Jerry Nboyine, a Senior Research Scientist and Entomologist at the Savanna Agricultural Research Institute (SARI) is a testament to the power of curiosity and dedication in the world of agricultural science. As one of the key figures behind the development of Pod Borer Resistant (PBR) Cowpea across Africa, he has carved a remarkable path in his career.

Nboyine’s journey through the world of agriculture and entomology has been nothing short of remarkable. Armed with a first degree in Agriculture, with a specialization in Crop Science, and later earning a second degree and a Ph.D. in Entomology and Ecology, respectively, he has demonstrated an insatiable thirst for knowledge and an unwavering commitment to his field.

In a recent interview, Nboyine shared, “This area of specialization makes me generally interested in anything that has to do with pest management, as well as conserving important ecosystem functions and services.” His passion for his work is palpable, and his expertise is evident.

Interestingly, Nboyine’s academic journey took a few unexpected turns. Initially considering biochemistry and later contemplating genetics and plant breeding, his path ultimately led him to entomology. He credits his undergraduate student supervisor, a plant pathologist, for steering him in this direction. Looking back, he has no regrets, stating that studying entomology has earned him recognition among breeders.

For Nboyine, working in the field of entomology has deepened his connection to farmers. He expressed his heartfelt desire to see farmers increase their yields without resorting to toxic chemicals, all at an affordable cost. This genuine concern for the well-being of farmers has become a driving force in his career.

However, it was in 2012 that Jerry Nboyine’s career took a momentous turn. His introduction to PBR Cowpea marked a turning point. What started as an initial involvement in the project evolved into him becoming the Principal Investigator for the PBR Cowpea project in Ghana.

Recalling those early days, Nboyine said, “My first contact with PBR Cowpea was when the first Principal Investigator in Ghana, Dr. IDK Atokple, made a presentation on research highlights of the project at the institute’s In-House Review meeting.” His inquisitiveness and engagement in the project caught the attention of senior scientists, and he soon found himself deeply involved in rearing and infesting efficacy trials and collecting vital entomological data.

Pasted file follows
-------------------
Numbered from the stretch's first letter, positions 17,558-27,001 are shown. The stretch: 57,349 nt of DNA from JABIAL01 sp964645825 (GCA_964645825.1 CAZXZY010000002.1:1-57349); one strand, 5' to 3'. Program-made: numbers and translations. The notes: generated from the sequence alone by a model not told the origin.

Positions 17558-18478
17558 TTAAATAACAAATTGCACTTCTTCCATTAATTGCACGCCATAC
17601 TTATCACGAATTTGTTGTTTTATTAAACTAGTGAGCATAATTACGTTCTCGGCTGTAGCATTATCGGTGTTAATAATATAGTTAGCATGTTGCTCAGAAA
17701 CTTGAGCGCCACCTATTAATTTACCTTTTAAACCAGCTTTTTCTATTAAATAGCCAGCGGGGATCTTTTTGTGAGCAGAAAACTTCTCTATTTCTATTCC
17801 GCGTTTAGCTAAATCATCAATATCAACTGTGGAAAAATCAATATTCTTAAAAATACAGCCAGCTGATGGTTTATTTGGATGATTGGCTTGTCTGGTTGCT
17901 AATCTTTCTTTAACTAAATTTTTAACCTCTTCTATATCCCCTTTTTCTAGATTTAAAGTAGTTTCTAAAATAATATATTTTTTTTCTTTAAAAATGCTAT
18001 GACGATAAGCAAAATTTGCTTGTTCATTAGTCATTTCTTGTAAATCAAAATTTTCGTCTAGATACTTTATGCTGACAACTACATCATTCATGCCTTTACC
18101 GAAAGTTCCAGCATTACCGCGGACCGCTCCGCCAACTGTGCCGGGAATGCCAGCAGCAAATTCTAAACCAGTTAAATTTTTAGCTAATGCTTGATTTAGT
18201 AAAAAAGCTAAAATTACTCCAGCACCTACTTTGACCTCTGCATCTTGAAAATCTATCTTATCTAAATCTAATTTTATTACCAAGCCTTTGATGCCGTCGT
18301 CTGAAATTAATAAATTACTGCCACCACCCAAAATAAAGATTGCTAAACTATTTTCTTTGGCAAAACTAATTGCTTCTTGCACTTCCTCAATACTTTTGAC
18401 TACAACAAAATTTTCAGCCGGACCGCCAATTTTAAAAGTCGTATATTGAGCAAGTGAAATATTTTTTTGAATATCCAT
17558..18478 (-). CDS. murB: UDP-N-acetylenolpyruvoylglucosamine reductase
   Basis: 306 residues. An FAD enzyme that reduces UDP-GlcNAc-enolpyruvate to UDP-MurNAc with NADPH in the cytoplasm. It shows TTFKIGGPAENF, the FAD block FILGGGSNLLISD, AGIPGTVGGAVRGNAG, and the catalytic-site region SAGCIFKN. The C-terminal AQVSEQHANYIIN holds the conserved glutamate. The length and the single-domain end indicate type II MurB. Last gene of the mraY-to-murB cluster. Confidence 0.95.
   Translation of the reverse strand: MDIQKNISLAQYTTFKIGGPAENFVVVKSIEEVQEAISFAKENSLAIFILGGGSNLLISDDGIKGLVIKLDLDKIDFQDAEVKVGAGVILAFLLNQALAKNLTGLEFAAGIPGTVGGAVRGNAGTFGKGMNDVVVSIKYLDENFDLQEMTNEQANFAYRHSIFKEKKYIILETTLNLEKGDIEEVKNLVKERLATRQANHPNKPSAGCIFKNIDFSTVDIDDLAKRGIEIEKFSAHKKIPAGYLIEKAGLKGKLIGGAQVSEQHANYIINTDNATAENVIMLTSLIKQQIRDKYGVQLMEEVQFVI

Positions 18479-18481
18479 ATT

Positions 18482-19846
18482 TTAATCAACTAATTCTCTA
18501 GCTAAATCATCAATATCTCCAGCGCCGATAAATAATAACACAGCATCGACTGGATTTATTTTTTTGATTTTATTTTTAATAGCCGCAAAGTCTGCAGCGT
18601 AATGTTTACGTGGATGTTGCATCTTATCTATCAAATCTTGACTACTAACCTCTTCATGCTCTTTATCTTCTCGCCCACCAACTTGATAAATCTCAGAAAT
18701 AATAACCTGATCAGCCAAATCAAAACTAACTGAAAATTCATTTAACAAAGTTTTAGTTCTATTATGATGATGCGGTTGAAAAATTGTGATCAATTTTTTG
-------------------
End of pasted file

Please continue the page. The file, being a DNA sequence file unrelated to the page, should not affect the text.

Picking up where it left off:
However, in 2014, Nboyine temporarily stepped away from the project to pursue his PhD. After completing his doctorate, he took on a leadership role in the Entomology program in the Upper West region, a role he held until June 2020.

In 2020, a significant opportunity arose when Dr. Mumuni Abudulai, the immediate past Principal Investigator, retired. Despite the challenges and sensitivities surrounding the genetic engineering of crops in Ghana and other African countries, Nboyine was selected to lead the PBR Cowpea project.

Reflecting on his journey, Nboyine said, “I think they were happy with my outputs those days. I must say Gloria Adazebra and Dr. Emmanuel Chamber, our current IBC chair, played a major role in my appointment to lead the project.” His appointment has positioned him to address challenges associated with genetically modified crops while advocating for a diligent and evidence-based approach.

Beyond personal fulfillment, Nboyine views his role in the PBR Cowpea project as an opportunity to contribute significantly to food and nutrition security in Ghana. His vision includes making cowpeas readily available and affordable across the country. He is also determined to mitigate pesticide poisoning due to insecticide-sprayed cowpeas and ensure the project leaves a lasting legacy.

As he nears his fourth year in this pivotal role, Nboyine’s dedication remains unwavering. His dream is to “demystify genetically engineered crops and make everyone know there is nothing mystical about consuming them.”

Jerry Nboyine’s story is not just one of scientific achievement; it’s a testament to the positive impact that dedicated scientists can have on agriculture, food security, and the well-being of communities.